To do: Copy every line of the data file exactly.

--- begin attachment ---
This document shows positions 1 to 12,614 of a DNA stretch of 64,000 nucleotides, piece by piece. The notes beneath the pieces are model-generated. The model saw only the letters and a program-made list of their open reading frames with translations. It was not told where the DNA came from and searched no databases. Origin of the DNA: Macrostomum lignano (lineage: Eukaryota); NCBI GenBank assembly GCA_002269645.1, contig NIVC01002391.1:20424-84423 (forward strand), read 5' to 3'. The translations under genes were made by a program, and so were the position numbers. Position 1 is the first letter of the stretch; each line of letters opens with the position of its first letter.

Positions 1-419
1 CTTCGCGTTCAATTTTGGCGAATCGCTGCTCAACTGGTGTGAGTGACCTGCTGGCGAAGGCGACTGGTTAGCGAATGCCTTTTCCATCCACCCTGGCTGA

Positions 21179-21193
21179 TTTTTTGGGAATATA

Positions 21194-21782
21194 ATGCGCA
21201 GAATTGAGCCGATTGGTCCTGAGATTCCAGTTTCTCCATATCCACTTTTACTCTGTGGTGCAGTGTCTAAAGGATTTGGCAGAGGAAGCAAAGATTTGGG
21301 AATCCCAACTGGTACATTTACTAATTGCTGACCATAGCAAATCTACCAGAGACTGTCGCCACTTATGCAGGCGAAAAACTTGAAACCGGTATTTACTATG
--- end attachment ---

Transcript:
This document shows positions 1 to 12,614 of a DNA stretch of 64,000 nucleotides, piece by piece. The notes beneath the pieces are model-generated. The model saw only the letters and a program-made list of their open reading frames with translations. It was not told where the DNA came from and searched no databases. Origin of the DNA: Macrostomum lignano (lineage: Eukaryota); NCBI GenBank assembly GCA_002269645.1, contig NIVC01002391.1:20424-84423 (forward strand), read 5' to 3'. The translations under genes were made by a program, and so were the position numbers. Position 1 is the first letter of the stretch; each line of letters opens with the position of its first letter.

Positions 1-419
1 CTTCGCGTTCAATTTTGGCGAATCGCTGCTCAACTGGTGTGAGTGACCTGCTGGCGAAGGCGACTGGTTAGCGAATGCCTTTTCCATCCACCCTGGCTGA

Positions 21179-21193
21179 TTTTTTGGGAATATA

Positions 21194-21782
21194 ATGCGCA
21201 GAATTGAGCCGATTGGTCCTGAGATTCCAGTTTCTCCATATCCACTTTTACTCTGTGGTGCAGTGTCTAAAGGATTTGGCAGAGGAAGCAAAGATTTGGG
21301 AATCCCAACTGGTACATTTACTAATTGCTGACCATAGCAAATCTACCAGAGACTGTCGCCACTTATGCAGGCGAAAAACTTGAAACCGGTATTTACTATG